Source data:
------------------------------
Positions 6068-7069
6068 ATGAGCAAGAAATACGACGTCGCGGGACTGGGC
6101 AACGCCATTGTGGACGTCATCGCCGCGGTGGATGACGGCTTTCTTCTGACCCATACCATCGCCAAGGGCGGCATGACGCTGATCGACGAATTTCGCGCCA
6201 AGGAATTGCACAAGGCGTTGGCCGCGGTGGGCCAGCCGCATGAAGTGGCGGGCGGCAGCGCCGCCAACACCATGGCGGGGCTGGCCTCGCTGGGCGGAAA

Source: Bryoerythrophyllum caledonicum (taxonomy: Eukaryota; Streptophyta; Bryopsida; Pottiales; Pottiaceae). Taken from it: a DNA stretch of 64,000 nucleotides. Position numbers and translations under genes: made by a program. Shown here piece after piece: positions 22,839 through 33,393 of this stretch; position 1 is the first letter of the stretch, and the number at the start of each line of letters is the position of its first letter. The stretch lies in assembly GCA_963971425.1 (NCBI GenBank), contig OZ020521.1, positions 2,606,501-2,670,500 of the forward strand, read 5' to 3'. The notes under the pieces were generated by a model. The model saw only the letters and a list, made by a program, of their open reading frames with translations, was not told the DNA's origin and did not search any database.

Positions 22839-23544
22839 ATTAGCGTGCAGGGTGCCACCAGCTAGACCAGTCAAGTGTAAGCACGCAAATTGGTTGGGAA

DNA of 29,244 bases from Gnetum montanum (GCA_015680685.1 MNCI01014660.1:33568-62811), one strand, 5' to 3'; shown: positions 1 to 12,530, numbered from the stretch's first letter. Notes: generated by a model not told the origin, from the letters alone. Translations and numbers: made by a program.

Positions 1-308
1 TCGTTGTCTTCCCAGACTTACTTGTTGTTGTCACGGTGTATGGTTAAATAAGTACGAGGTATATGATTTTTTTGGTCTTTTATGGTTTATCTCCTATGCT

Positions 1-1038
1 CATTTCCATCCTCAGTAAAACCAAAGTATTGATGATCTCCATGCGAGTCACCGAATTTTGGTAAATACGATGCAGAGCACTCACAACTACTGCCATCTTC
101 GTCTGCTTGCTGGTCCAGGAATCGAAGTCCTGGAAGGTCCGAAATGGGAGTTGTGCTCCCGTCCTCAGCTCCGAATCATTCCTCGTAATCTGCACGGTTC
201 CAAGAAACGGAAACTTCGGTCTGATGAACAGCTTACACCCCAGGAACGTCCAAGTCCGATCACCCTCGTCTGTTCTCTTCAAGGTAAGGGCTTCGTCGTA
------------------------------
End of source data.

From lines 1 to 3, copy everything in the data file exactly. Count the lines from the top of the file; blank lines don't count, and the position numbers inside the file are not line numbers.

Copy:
Positions 6068-7069
6068 ATGAGCAAGAAATACGACGTCGCGGGACTGGGC
6101 AACGCCATTGTGGACGTCATCGCCGCGGTGGATGACGGCTTTCTTCTGACCCATACCATCGCCAAGGGCGGCATGACGCTGATCGACGAATTTCGCGCCA